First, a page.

D. Influence of the Absorber Section on the Lifetime: DBR,
1 QW, and 3 QW
In order to identify the damage mechanism, we compared the
damage behavior of a SESAM with a single QW absorber, a
3-layer QW absorber (same one described in Section III), and
the DBR mirror (without absorber section) in order to evaluate if
the damage thresholds are dependent on the saturable absorber
properties. All the samples have no topcoating. The results are
presented in Fig. 9 and Table VI.
We can see that the damage behavior for a DBR is similar to
that of the characterized SESAMs. Damage occurs deep in the
rollover regime, and this rollover occurs at comparable fluence
levels as for the SESAMs. This confirms that this mechanism is
related to the ISA process, which is mainly caused by the GaAs
layers in the structure. We can see in Fig. 9(b) that the absorbers
seem to have a tendency to slightly reduce the lifetime. This
could be due to the fact that the SESAMs have additional GaAs
spacers in the absorber section where the electric field is very
strong, and this represents an important contribution to the ISA.
This would also explain the 50% higher damage fluence for
the DBR (Table VI). Using AlAs barrier layers could, therefore,
increase the damage threshold of these non-topcoated SESAMs.
In Fig. 10, we show the damage curves of the SESAMs described in Section III (see Fig. 4) simultaneously with the reflectivity curves. For all SESAMs under test, damage occurs at
fluences deep in the rollover regime, suggesting a damage mechanism related to the absorbed energy due to the ISA rollover.
It is interesting to note that in the case of DTC2 where F2 is
greatly increased, the damage curve is also shifted to higher
values. The energy per area absorbed by the sample due to the
ISA process is
Fabs ≈
This formula is valid for F >> Fsat , F << F2 and small
nonsaturable losses (see Appendix II). Therefore, if we consider
that damage occurs at a given level of deposited energy, the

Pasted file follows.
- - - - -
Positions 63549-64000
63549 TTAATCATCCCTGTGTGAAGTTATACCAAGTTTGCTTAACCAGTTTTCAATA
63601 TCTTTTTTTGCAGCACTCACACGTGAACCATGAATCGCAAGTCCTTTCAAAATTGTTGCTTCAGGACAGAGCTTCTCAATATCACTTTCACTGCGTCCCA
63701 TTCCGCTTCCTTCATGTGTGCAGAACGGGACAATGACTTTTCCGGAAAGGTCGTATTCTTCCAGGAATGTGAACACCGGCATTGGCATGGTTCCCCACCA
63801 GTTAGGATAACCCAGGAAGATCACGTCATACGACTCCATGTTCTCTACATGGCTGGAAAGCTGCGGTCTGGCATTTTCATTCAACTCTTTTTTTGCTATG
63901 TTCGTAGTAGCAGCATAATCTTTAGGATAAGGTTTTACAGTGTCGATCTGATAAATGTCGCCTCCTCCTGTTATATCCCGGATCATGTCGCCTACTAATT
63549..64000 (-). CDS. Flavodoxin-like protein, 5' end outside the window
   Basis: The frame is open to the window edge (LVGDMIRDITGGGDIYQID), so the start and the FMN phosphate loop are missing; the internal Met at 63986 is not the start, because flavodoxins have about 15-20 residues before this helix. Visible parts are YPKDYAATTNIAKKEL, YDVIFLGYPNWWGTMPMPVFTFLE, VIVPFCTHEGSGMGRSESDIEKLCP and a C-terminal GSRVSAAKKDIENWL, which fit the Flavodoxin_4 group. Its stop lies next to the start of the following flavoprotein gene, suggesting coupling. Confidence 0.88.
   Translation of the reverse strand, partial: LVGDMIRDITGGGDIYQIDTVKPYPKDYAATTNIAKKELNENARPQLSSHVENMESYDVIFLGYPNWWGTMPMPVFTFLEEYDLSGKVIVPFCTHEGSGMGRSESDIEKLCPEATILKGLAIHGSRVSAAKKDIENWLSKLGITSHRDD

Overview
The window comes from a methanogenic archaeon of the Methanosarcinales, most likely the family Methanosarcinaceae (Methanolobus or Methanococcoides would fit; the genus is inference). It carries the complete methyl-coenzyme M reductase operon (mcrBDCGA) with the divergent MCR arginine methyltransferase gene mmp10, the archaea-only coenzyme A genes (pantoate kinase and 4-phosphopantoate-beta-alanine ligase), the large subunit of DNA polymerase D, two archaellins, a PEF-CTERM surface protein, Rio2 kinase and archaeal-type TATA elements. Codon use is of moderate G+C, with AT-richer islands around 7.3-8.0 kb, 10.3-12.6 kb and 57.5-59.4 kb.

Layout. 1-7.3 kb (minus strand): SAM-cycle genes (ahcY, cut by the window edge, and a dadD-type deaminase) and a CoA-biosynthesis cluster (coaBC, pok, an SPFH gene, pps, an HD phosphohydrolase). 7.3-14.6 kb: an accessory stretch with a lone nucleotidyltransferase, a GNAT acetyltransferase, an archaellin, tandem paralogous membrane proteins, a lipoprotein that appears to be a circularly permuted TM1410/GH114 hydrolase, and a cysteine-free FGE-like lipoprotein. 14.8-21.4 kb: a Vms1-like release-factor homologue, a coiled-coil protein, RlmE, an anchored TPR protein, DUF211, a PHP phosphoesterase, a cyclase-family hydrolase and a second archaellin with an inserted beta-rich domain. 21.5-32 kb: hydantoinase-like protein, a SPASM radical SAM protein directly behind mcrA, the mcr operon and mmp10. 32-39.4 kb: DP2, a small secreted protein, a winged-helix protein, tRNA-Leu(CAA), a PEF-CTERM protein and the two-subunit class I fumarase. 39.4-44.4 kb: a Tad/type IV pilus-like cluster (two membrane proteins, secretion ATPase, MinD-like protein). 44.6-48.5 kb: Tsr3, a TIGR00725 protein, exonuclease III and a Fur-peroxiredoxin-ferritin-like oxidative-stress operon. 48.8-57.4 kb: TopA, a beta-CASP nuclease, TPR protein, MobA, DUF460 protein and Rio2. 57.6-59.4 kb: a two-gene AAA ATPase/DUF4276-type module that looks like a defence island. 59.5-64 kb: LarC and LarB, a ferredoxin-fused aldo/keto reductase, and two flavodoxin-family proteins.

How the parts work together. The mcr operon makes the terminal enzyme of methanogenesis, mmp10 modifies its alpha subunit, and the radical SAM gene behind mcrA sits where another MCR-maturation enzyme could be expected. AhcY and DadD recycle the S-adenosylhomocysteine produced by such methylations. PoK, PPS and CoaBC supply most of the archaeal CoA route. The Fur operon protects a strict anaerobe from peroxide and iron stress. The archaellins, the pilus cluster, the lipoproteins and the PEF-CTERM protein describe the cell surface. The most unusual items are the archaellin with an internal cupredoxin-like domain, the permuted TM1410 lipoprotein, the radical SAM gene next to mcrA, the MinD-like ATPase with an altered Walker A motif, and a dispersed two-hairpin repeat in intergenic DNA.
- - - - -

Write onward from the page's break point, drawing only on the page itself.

fluence Fd for all SESAMs scales proportionally to
F2 . In the case of SESAMs with the same absorber, where
the product Fsat ·ΔR is constant, the damage fluence Fd scales
proportionally to F0 as shown in Appendix II.
In order to illustrate this dependence, we plotted the ratio Fd /F0 for four different SESAM topcoating designs (see
Fig. 11). All SESAMs are based on the 3-QW absorber described in the previous section and therefore have the same
absorber structure with a constant Fsat ·ΔR product. However,
even for the same topcoating design, we observe differences in
the ISA response of the samples due to the inhomogeneity of
the MBE growth with respect to the center position of the wafer.
In total, we measured 13 samples at several positions.
These results clearly indicate that the ratio Fd /F0 remains
constant. This means that even for different topcoatings, the
damage threshold seems to scale proportionally to F0 in the
case of SESAMs with the same absorber section where the
product Fsat ·ΔR is constant. If we want to extend this evaluation to samples with different absorbers, and even to a DBR
mirror (since the absorber does not seem to be responsible for
the damage mechanism), it √
is relevant to compare the √
F2 and to verify Fd ∝ F2 . In
threshold not to F0 but to √
Fig. 12, we plotted the ratio F2 /Fd for 16 different samples
for which we could measure the damage fluence.
The data seem to confirm that the damage process is dominated by the energy absorbed by the sample due to the ISA
mechanism, and that the main contribution to this ISA comes
from the field in the DBR and spacer layers and not by the absorber. This gives a clear indication on the damage behavior of
such SESAMs, suggesting that catastrophic damage occurs due
Fig. 10.
Lifetime curves plotted with the nonlinear reflectivity curves of the corresponding SESAMs.
to heating of the lattice by energy absorbed by the ISA process.
It also indicates a guideline on how to shift the damage fluence
to higher values by simply increasing F2 .
We have identified two important parameters concerning
catastrophic damage of SESAMs at high fluences. First, the
damage mechanism originates in the amount of energy deposited
by ISA
√ in the sample. The damage threshold scales, therefore,
with F2 . In our study, we used 1-ps pulses; therefore, the
mechanism involved is dominated by TPA. Another mechanism
that could be partly responsible for damage at these high fluences
is, for example, hot-carrier generation. We also demonstrated
that the absorber itself is not responsible for the damage mechanism, since a DBR mirror showed comparable damage threshold
and lifetime behavior to those of the different SESAMs. We can,
therefore, give guidelines to develop SESAMs for operation in
high-power oscillators.